Review: Before I Fall by Lauren Oliver

Before I Fall by Lauren Oliver
My Rating: 4 of 5 stars

Book Summary:
With this stunning debut novel, New York Times bestselling author Lauren Oliver emerged as one of today's foremost authors of young adult fiction. Like Jay Asher's Thirteen Reasons Why and Gayle Forman's If I Stay, Before I Fall raises thought-provoking questions about love, death, and how one person's life can affect so many others.

For popular high school senior Samantha Kingston, February 12—"Cupid Day"—should be one big party, a day of valentines and roses and the privileges that come with being at the top of the social pyramid. And it is…until she dies in a terrible accident that night.

However, she still wakes up the next morning. In fact, Sam lives the last day of her life seven times, until she realizes that by making even the slightest changes, she may hold more power than she ever imagined.

Named to numerous state reading lists, this novel was also recognized as a Best Book of the Year by, Barnes & Noble, The Daily Beast, NPR, and Publishers Weekly. It has been optioned for film by Fox 2000 Pictures.

Book Review:
This is a book that'll make you think - I tend to like that quality in a book. As we put down a book after reading it, if it has the capability to make us give it a second thought, the author has succeeded to some extent. If it makes us evaluate ourselves, that's quite an accomplishment for the author. Lauren Oliver has definitely done as much with her debut novel for me.

The fact that the protagonist of the book, Samantha Kingston, is a high school girl doesn't make it difficult for the reader to relate to her. Because we have all gone through high school and even for those of us who have forgotten what it was like, to belong to that neither-adult-nor-kid category, this book will bring back your memories from that period. It doesn't matter whether you were popular or nerdy or the wall flower, you will see yourselves in her shoes. Because none of us were perfect, nor is Samantha.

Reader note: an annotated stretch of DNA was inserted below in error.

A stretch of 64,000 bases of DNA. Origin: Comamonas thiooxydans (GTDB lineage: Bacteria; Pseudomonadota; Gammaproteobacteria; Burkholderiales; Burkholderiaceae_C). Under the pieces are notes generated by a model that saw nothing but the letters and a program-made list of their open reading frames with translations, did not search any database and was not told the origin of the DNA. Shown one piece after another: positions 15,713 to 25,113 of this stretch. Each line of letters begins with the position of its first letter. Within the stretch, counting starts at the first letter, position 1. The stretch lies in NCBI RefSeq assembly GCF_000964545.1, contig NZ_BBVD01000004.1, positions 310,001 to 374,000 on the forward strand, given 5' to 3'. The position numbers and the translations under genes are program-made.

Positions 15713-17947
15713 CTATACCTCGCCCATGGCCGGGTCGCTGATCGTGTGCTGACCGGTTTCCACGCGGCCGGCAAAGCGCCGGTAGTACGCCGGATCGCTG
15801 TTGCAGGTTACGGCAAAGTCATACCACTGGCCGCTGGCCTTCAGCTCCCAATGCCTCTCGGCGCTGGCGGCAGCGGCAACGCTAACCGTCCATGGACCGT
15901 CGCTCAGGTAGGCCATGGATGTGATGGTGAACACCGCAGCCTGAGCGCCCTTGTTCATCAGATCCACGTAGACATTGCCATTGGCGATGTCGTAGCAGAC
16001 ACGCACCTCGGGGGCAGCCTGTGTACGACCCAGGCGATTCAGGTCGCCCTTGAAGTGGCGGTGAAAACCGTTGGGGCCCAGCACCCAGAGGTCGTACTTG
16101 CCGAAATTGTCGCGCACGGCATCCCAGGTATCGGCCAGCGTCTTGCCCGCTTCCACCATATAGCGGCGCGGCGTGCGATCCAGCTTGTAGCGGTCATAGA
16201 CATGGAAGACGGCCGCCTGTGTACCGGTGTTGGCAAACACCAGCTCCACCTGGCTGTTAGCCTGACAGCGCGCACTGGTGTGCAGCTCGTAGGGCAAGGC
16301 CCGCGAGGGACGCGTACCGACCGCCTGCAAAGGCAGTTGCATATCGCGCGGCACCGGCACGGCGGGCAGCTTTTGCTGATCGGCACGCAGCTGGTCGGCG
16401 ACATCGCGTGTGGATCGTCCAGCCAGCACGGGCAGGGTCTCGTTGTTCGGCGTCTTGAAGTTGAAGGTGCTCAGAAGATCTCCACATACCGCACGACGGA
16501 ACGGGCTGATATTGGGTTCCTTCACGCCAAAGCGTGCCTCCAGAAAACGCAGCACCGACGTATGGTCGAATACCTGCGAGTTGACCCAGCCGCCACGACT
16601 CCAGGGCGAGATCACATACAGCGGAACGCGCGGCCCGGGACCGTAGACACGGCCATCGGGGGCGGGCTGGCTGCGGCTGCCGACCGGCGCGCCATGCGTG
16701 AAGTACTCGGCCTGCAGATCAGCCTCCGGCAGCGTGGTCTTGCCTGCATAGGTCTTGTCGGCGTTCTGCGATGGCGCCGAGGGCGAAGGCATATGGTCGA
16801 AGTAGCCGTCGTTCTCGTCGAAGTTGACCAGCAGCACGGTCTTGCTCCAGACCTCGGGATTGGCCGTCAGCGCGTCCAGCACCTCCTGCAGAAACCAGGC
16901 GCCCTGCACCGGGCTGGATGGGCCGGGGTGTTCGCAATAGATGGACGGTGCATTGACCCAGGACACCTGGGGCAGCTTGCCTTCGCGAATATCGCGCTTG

If you are a fan of the butterfly effect, you'll enjoy this book. For those of you who are not familiar with the term - Imagine a smile saving a life or a smirk costing one. Sometimes we forget our actions, even the most minute ones, have consequences. Sometimes those consequences tend to be much bigger than we ever imagined them to be. The power to act is great; it's also a big responsibility; at the end of this book, we also learn that having such power does not mean we can play God and sometimes, as powerful as we feel, we might be just as helpless. And to save ourselves, we must save those around us. Or die trying, several times as Samantha Kingston does...

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